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The "True Test" for Computer Science Students (and Teachers)

One of the frequently used markers in designing an authentic assessment is ensuring that it is "tied to real-world contexts and constraints, and require the student to "do" the subject."

Grant Wiggins asks a great question in many of his assessment articles. One question that permeates is, "What is a true test?" In Wiggins's explanation, a "true assessment" not only measures intellect but should also be a replica of performance that professionals experience every day yet differentiated to the appropriate age. The assessment should not measure a checklist of the average abilities that other students can achieve and the rote content from a text but should be less superficial, less recall of a single performance, and mirror the real-world goals.


When designing an authentic assessment for Computer Science, we first need to identify what are the actual tasks that we want our students to be good at by the end of the course. The "test" of proficiency in code should not be completed at the end of teaching each concept or done because we need another grade in the gradebook. A well-designed assessment is similar to a programmer's daily role to get the job done.

As educators, we must first decide the activities students will be good at and the proficiency level we wish them to reach before assessing them. What is it that we want them to do is the primary focus.

It is sometimes difficult to know or understand a professional programmer's role if you have never been a programmer. Therefore, designing activities that mirror authentic jobs in the field may be difficult. However, with proper research and discussion with other professionals, we can devise the student's learning experiences more accurately. Look for the skills needed as a programmer as well as the content and knowledge. Also, depending on the students' age, specialization in a particular field, such as front-end design or Machine Learning, or web development, maybe a primary focus of skills. If students are younger, focus on developing computational and soft skills, such as learning new concepts and applying them to other problems, communication skills, or asking good questions. The specific coding language may be a perishable skill for some students' future; however, focusing on durable skills can help ensure authenticity to the real-world experiences.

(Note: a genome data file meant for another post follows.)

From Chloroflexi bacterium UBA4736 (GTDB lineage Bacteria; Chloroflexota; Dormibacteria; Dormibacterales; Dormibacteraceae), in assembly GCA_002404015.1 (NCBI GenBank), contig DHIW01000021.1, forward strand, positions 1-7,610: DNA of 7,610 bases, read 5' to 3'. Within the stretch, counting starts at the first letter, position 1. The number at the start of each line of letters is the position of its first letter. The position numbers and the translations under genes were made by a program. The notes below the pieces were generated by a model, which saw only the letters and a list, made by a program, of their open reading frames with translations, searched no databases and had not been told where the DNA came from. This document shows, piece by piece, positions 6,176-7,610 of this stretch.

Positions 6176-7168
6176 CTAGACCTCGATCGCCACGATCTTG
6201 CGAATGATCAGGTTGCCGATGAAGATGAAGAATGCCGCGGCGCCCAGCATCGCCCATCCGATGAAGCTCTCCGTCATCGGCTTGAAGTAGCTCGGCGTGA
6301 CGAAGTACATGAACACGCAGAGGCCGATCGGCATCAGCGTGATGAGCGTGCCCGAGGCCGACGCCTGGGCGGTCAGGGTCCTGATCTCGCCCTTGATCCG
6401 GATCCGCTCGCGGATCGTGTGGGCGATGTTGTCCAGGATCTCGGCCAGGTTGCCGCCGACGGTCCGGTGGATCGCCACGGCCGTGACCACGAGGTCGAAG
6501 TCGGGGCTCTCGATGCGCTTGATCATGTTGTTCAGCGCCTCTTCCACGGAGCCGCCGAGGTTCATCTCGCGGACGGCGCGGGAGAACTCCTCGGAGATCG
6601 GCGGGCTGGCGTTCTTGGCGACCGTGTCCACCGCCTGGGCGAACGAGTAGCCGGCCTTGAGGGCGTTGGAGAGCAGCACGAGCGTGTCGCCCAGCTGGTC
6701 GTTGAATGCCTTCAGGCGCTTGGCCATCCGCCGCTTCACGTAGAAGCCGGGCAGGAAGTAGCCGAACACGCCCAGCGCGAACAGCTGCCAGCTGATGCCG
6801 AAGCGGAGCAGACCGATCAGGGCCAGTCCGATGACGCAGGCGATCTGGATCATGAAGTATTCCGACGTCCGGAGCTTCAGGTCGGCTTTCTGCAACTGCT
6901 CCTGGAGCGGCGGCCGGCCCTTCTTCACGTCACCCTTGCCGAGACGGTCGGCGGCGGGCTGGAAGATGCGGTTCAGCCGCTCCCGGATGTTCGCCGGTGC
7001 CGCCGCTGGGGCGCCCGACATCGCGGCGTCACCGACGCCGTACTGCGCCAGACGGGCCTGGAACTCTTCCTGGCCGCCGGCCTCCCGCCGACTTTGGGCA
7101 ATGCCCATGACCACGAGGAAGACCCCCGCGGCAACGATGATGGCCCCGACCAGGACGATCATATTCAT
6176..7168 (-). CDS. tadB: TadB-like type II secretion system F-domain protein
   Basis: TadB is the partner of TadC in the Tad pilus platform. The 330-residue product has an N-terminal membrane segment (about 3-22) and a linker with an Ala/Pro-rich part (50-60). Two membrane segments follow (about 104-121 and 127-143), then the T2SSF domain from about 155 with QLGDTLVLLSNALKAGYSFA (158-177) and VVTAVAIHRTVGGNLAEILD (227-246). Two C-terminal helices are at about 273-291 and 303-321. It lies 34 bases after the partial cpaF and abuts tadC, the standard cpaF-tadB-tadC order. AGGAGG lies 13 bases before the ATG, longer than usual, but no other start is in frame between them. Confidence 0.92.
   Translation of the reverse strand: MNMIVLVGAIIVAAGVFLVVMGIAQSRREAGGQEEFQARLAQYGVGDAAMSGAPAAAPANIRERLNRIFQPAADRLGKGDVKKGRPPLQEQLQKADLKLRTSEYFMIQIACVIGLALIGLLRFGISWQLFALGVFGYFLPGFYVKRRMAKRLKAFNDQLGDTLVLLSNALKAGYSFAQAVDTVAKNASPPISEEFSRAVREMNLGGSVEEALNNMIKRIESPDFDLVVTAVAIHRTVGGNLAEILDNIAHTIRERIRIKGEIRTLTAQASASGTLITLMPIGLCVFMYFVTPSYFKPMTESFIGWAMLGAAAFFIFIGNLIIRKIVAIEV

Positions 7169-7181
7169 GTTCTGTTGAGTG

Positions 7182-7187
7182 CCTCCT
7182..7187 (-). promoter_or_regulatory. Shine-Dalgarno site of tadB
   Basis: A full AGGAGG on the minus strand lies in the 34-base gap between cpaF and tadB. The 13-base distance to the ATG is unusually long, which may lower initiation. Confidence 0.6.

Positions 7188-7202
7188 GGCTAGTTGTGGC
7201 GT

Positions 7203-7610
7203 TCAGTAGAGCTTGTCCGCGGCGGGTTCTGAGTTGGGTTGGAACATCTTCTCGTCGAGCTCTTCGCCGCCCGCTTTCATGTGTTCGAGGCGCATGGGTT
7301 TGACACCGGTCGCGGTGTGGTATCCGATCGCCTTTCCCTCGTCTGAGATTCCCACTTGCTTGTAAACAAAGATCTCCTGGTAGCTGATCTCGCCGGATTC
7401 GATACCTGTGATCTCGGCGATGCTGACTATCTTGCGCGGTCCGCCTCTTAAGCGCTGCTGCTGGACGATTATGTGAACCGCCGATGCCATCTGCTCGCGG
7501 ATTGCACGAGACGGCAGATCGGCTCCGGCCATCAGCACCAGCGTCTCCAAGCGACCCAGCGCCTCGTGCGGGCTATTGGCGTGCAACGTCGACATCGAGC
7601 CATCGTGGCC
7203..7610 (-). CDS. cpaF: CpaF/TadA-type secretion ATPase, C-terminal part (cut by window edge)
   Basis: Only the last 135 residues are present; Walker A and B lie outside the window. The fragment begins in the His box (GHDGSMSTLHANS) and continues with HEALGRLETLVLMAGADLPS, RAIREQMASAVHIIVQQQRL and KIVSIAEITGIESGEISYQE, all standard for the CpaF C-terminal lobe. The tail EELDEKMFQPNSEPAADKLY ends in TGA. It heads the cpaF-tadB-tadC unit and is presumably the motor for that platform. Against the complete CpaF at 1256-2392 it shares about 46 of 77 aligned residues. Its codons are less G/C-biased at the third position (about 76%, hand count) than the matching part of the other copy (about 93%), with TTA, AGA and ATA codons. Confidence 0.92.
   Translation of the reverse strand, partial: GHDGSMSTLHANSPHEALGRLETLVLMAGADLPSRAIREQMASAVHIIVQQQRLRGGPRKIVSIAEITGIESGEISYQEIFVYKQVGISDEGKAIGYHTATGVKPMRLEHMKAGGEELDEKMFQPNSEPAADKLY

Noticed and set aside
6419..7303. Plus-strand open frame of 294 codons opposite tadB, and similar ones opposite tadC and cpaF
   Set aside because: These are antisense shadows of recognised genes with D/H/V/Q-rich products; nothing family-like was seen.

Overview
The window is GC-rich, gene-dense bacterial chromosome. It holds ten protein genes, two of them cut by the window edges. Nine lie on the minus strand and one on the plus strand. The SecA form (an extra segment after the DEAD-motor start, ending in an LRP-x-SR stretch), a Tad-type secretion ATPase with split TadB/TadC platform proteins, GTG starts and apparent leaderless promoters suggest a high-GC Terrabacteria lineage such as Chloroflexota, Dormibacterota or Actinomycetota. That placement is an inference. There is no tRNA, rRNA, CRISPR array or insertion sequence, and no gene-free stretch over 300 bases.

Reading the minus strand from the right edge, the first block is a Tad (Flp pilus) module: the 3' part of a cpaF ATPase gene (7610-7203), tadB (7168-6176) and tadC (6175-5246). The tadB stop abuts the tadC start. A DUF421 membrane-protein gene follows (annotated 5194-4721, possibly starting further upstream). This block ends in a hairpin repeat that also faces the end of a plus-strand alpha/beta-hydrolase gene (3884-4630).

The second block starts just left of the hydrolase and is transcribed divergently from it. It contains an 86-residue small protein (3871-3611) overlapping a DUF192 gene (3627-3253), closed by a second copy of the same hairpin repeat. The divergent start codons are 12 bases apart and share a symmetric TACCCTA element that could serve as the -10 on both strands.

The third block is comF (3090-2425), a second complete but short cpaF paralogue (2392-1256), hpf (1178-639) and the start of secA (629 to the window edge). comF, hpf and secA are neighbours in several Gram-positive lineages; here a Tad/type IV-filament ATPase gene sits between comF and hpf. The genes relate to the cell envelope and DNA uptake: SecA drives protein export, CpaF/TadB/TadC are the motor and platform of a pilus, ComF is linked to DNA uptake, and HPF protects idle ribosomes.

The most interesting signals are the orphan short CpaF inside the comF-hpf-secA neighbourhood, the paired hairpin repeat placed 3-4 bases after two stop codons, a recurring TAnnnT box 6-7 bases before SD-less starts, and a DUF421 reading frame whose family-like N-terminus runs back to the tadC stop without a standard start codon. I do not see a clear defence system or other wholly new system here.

Grant refers to a concept known as "evidence of knowing." Knowledge is vital for students to obtain during instruction. Computer Science teachers have a curriculum filled with content that needs to be understood and recalled frequently to succeed. However, the ability to recall information is not an authentic assessment of a programmer. For example, knowing that a list is mutable, used to store and access various data types, be nested, and looped through is fundamental for a student to obtain and know. However, assessing the regurgitation of these facts in a multiple-choice test is not a valid assessment. Students should use this knowledge about lists to determine when to use a list constructively, develop the code, and solve a unique problem in an authentic challenge.

As you dissect the curriculum, look for areas in the learning that focus on recall and disconnected, "dysfunctional habits" and switch them for more process-focused, connected, and active activities that allow students to "do" the learning. The process of solving the problem becomes a valid assessment versus the final product. If students are not active or "doing" over 75% of the course time, ask yourself, are students learning as a programmer?

If designed well, the learning should be messy, require students to make a decision, and be more connected to real-life situations. Be prepared to evaluate a variety of answers to assessments. It may be difficult to rank or compare the assessments with a single grade, and quality feedback should become more important than the number grade. However, rest assure, accountability for learning will be evident. Only after this type of learning is completed can a "true test" of learning be made.



Works Cited

“Authentic Assessment.” Center for Innovative Teaching and Learning, citl.indiana.edu/teaching-resources/assessing-student-learning/authentic-assessment/index.html.

Wiggins, Grant. “A True Test: Toward More Authentic and Equitable Assessment.” Phi Delta Kappan, vol. 92, no. 7, 2011, pp. 81–93., doi:10.1177/003172171109200721.